Microsoft is weeks away from debuting its Windows 10 operating system, but don’t expect to see it pre-installed on new PCs at launch.
Instead, Microsoft will offer customers who buy a new PC starting on July 29 the opportunity to upgrade to Windows 10 Home or Pro at retail stores. If you want a new PC and Windows 10 on launch day, expect to spend a little bit of extra time at your retailer for the entire process.
Best Buy, Bic Camera, Croma, Currys/PC World, Elkjop, Jarrir, Incredible Connection, Media Markt, Staples, Wal-Mart, Yamada, Yodobashi and other retailers will offer new PC buyers data migration services and upgrade support, said Yusuf Mehdi, vice president of Windows and Device Marketing, in a blog post.
Racing against the clock
The problem is that Microsoft is still working on finalizing the operating system ahead of the launch. This means that Windows 10 hasn’t been sent to device manufacturers to test with their own drivers, despite rumors that a “release to manufacturing” build would be ready last week.
“You will see computers running with Windows 10 installed very soon after the 29th and then in the fall a whole new class of machines for the holidays,” Mehdi explained in an interview with Bloomberg.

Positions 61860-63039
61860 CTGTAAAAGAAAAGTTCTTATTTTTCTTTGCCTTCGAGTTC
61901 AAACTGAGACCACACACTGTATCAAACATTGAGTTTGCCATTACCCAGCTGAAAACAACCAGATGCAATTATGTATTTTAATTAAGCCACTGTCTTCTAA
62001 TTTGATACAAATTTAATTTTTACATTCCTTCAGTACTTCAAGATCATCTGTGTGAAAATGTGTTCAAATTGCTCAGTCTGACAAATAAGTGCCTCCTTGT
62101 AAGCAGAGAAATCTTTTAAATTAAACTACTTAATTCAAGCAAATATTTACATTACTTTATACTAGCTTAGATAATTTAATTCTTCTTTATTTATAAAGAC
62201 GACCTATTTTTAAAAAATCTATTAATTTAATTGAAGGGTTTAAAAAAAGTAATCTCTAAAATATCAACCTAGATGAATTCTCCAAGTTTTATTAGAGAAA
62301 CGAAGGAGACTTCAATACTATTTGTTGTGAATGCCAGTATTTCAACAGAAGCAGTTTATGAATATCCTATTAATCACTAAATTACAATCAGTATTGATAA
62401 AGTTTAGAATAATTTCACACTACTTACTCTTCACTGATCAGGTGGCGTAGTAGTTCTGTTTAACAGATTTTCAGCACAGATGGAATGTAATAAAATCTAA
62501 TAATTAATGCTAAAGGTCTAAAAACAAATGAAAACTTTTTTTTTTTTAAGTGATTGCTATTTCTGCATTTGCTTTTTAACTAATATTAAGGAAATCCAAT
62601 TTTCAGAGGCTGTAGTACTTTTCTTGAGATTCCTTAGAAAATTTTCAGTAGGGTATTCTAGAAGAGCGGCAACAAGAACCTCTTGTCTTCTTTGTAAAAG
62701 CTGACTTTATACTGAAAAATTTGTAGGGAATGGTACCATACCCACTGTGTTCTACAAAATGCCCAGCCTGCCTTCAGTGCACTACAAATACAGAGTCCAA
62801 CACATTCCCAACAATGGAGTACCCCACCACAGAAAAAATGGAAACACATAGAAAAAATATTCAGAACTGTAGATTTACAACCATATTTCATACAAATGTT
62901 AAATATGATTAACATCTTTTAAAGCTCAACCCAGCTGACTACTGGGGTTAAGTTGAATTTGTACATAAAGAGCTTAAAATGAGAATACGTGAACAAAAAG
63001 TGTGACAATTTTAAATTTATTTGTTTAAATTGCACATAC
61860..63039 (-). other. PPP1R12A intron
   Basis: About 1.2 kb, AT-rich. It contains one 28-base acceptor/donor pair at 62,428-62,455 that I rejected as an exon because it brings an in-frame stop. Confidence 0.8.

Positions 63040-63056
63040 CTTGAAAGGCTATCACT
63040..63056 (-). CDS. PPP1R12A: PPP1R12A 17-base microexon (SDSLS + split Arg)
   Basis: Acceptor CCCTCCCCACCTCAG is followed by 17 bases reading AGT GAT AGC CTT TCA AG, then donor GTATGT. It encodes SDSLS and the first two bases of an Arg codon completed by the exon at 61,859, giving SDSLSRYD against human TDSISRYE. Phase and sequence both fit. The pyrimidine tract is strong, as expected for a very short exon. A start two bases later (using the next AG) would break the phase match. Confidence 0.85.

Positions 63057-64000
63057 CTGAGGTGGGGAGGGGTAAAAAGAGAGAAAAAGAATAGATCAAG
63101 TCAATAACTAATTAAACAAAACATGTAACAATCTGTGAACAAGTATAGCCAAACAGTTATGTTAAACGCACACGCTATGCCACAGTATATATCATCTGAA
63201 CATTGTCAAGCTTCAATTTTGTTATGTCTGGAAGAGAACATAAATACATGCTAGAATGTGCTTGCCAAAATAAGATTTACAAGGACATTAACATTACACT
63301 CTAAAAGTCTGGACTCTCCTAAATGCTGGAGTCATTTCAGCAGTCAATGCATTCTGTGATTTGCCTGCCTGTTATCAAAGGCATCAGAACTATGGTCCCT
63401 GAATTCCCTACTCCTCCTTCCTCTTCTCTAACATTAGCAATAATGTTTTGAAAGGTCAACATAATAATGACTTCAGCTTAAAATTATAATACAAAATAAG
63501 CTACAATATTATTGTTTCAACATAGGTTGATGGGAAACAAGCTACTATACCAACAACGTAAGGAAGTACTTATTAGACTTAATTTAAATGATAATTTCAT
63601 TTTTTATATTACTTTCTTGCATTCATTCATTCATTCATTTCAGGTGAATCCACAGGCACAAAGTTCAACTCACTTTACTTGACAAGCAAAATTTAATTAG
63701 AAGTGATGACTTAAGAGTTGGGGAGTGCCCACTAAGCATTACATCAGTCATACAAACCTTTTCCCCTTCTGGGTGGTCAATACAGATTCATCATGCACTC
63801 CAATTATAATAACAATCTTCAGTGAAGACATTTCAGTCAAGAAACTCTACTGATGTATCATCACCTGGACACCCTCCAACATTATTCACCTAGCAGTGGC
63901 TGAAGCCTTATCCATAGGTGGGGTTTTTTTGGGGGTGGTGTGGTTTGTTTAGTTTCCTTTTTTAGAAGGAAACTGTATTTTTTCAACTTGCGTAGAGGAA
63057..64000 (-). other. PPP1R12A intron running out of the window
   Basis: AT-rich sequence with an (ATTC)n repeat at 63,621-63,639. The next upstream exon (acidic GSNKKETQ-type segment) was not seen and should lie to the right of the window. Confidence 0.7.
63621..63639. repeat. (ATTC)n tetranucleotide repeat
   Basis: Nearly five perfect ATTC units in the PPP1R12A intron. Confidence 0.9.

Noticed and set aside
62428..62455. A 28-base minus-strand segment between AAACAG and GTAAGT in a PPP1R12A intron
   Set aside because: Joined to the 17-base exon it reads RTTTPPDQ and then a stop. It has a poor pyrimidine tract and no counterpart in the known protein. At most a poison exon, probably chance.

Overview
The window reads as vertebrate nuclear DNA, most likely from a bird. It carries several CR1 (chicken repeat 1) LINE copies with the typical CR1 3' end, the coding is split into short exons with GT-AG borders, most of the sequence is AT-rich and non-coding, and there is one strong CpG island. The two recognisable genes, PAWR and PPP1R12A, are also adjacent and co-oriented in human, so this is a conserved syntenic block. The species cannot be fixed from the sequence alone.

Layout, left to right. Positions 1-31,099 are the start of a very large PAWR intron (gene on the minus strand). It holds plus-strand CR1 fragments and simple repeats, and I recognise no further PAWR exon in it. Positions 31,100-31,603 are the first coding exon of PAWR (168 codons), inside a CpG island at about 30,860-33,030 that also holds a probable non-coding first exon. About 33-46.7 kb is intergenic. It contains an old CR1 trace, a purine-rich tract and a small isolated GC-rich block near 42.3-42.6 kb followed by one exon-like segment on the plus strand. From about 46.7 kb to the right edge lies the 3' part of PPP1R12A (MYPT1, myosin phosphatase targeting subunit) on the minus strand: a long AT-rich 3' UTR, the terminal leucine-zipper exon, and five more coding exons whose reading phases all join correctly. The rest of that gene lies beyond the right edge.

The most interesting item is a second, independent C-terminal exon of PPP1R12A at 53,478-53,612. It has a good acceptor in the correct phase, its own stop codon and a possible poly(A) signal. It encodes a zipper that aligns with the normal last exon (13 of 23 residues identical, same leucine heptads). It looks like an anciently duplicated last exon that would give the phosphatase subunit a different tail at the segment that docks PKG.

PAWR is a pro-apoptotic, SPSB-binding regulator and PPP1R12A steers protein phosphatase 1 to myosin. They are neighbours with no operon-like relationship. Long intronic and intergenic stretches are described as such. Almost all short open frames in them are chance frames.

How to get Windows 10
As Microsoft previously outlined, Windows 10 will be available first for the 5 million Windows Insiders who participated in the Insider Preview programme to test the operating system. The final release of Windows 10 will be available to Insiders as a test flight, similar to how preview builds are delivered.
Regular consumers who are not part of the Insider Preview programme are able to reserve their copies. Microsoft will stagger the digital delivery of the download, so that the company’s servers are not overwhelmed. Windows 10 is available as a free upgrade to existing Windows 7, 8 and 8.1 users during the first year of release.
For users looking to buy a PC or notebook on or after July 29, Mehdi explained that they will be bumped up in the download queue if they choose not to immediately upgrade in retail stores when they purchase their new system.
To help consumers get acquainted with the new operating system, Microsoft will be hosting demos at its retail stores as well as through partner retailers. The company will also host launch events in 13 cities with live demos.
With these events, Microsoft likely wants to avoid the upgrade confusion caused when Windows 8 launched. Despite advertisements promoting Windows 8’s ease of use, consumers had trouble adjusting from the classic desktop of Windows 7 to the Metro-inspired Modern UI of Windows 8 with Live Tiles. Windows 10 will bring new features to the experience, including a new Start menu, Cortana digital voice assistant, Microsoft Edge browser and Continuum for owners of hybrid and convertible notebooks.
“Beginning July 20th in the US and July 29th globally, the first wave of TV and digital ads will highlight how Windows 10 delivers a more human way to do – brought to life with features like Windows Hello and Microsoft Edge,” Mehdi added.